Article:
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Student Aid, Academic Achievement, and Labor Market Behavior

Author

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  • Elena Mattana

    (University of Chicago)

  • Juanna Joensen

    (University of Chicago)

Abstract

Does it matter whether study aid is provided as grants or loans? We provide a framework for quantifying the impacts of financial aid on student debt, academic capital, and labor market outcomes. We specify and estimate a dynamic discrete choice model of simultaneous education, work, and student loan take-up decisions. We use administrative panel data and exploit exogenous variation from the 2001 Swedish Study Aid reform for identification of the model parameters. This enables ex-ante evaluation of various changes to financial aid schemes. We find that additional years of aid and more generous means testing on student income substantially reduce dropout rates and increase graduation rates with more advanced degrees, but at the cost of students staying enrolled longer and accumulating more debt. Moving from an income-contingent to an annuity-based loan repayment scheme decreases student debt accumulation and improves the effectiveness of academic capital accumulation. If study aid consists mostly of grants, a reduction in loans and increase in grants reduces graduation rates. However, once loans are larger than grants, further changes have little impact on dropout and graduation rates. This means that in some cases, the government can decide who bears the college cost without affecting human capital accumulation.

Suggested Citation

  • Elena Mattana & Juanna Joensen, 2016. "Student Aid, Academic Achievement, and Labor Market Behavior," 2016 Meeting Papers 1102, Society for Economic Dynamics.
  • Handle: RePEc:red:sed016:1102
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    3. Sunha Myong & Jungho Lee, 2019. "Self-financing, Parental Transfer, and College Education," 2019 Meeting Papers 106, Society for Economic Dynamics.
    4. De Groote, Olivier, 2019. "Dynamic Effort Choice in High School: Costs and Benefits of an Academic Track," TSE Working Papers 19-1002, Toulouse School of Economics (TSE), revised Jun 2023.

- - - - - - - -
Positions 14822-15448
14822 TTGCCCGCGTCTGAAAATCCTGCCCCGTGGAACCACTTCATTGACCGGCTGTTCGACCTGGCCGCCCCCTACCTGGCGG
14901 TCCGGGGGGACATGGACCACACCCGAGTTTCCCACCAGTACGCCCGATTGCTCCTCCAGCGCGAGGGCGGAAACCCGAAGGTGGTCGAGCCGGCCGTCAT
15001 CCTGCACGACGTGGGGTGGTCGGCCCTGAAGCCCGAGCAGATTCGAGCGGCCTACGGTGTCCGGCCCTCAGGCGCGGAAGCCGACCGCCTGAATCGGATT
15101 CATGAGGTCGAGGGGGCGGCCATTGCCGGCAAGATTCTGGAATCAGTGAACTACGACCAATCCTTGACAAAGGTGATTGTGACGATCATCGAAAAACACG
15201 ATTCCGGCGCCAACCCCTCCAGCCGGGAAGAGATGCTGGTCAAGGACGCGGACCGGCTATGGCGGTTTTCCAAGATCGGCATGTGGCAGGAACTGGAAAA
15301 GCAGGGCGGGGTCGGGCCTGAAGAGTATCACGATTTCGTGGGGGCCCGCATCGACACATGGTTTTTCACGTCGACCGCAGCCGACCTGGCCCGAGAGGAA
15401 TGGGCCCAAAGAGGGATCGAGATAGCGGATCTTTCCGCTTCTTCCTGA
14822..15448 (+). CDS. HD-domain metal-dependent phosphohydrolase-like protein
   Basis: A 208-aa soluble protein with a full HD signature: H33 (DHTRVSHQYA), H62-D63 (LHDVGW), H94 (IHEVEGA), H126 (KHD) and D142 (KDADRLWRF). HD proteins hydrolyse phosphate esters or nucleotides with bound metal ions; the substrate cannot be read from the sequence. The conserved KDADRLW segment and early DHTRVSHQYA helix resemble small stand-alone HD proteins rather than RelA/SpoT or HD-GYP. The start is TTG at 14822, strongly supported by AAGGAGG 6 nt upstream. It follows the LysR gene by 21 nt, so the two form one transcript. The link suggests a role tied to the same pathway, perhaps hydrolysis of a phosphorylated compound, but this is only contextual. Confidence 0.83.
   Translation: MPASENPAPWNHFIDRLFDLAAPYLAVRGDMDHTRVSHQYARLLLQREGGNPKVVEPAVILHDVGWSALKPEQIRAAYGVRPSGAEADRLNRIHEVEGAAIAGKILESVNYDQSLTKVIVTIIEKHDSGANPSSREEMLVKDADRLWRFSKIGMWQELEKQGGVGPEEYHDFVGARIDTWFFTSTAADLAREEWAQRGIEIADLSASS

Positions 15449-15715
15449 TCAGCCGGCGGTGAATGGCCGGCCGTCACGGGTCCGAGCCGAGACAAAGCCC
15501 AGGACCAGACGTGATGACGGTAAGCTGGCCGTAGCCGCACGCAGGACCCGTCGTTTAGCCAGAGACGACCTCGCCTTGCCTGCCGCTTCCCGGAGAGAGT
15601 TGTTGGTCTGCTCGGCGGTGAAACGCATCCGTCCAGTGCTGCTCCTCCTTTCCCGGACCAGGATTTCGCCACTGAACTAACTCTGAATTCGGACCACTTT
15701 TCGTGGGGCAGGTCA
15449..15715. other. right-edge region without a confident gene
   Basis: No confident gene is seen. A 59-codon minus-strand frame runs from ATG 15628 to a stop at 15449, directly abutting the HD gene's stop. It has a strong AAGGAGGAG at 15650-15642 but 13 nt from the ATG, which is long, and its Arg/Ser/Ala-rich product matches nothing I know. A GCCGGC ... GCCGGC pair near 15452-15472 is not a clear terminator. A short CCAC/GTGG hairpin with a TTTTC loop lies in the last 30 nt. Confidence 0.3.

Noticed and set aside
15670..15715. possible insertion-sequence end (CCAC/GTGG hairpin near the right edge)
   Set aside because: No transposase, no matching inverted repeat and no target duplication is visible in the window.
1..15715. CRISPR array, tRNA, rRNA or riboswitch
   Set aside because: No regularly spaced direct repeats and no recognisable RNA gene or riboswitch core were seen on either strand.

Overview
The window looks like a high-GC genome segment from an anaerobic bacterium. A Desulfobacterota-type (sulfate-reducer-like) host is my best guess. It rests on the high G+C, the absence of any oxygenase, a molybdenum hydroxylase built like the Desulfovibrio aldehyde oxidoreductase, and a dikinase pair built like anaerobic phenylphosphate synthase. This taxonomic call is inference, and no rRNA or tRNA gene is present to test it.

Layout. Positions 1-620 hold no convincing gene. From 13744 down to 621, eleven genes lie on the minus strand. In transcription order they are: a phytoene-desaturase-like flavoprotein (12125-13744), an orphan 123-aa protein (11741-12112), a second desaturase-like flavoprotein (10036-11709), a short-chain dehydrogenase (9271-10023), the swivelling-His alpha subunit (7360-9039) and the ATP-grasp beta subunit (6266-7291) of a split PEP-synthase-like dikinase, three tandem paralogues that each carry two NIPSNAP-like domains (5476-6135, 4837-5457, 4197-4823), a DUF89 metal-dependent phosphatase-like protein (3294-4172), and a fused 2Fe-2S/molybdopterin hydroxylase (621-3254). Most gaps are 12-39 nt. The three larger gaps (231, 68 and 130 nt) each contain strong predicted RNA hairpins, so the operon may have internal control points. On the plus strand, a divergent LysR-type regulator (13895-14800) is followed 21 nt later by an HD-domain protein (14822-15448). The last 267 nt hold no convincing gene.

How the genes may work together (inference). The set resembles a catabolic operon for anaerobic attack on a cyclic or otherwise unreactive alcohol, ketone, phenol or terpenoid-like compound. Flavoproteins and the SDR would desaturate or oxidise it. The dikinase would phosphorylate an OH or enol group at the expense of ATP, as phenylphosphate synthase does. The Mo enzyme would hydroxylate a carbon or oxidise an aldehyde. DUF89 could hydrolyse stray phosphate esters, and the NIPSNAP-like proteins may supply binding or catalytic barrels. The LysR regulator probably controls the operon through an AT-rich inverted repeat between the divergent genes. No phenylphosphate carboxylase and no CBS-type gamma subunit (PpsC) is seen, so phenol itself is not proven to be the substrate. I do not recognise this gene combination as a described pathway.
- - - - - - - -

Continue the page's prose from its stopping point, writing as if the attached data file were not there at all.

5. Declercq, Koen & Verboven, Frank, 2018. "Enrollment and degree completion in higher education without admission standards," Economics of Education Review, Elsevier, vol. 66(C), pages 223-244.
    6. Chengfeng Zhang & Qiao Wu & Huijuan Wang & Xia Luo & Ning Wei & BingYu Pan & Jiajun Tong, 2021. "Factors Affecting Campus Loans in Western China," SAGE Open, , vol. 11(2), pages 21582440211, June.

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    More about this item

    JEL classification:

    • D90 - Microeconomics - - Micro-Based Behavioral Economics - - - General
    • H52 - Public Economics - - National Government Expenditures and Related Policies - - - Government Expenditures and Education
    • I21 - Health, Education, and Welfare - - Education - - - Analysis of Education
    • I22 - Health, Education, and Welfare - - Education - - - Educational Finance; Financial Aid
    • I28 - Health, Education, and Welfare - - Education - - - Government Policy
    • J22 - Labor and Demographic Economics - - Demand and Supply of Labor - - - Time Allocation and Labor Supply
    • J24 - Labor and Demographic Economics - - Demand and Supply of Labor - - - Human Capital; Skills; Occupational Choice; Labor Productivity
    • J31 - Labor and Demographic Economics - - Wages, Compensation, and Labor Costs - - - Wage Level and Structure; Wage Differentials

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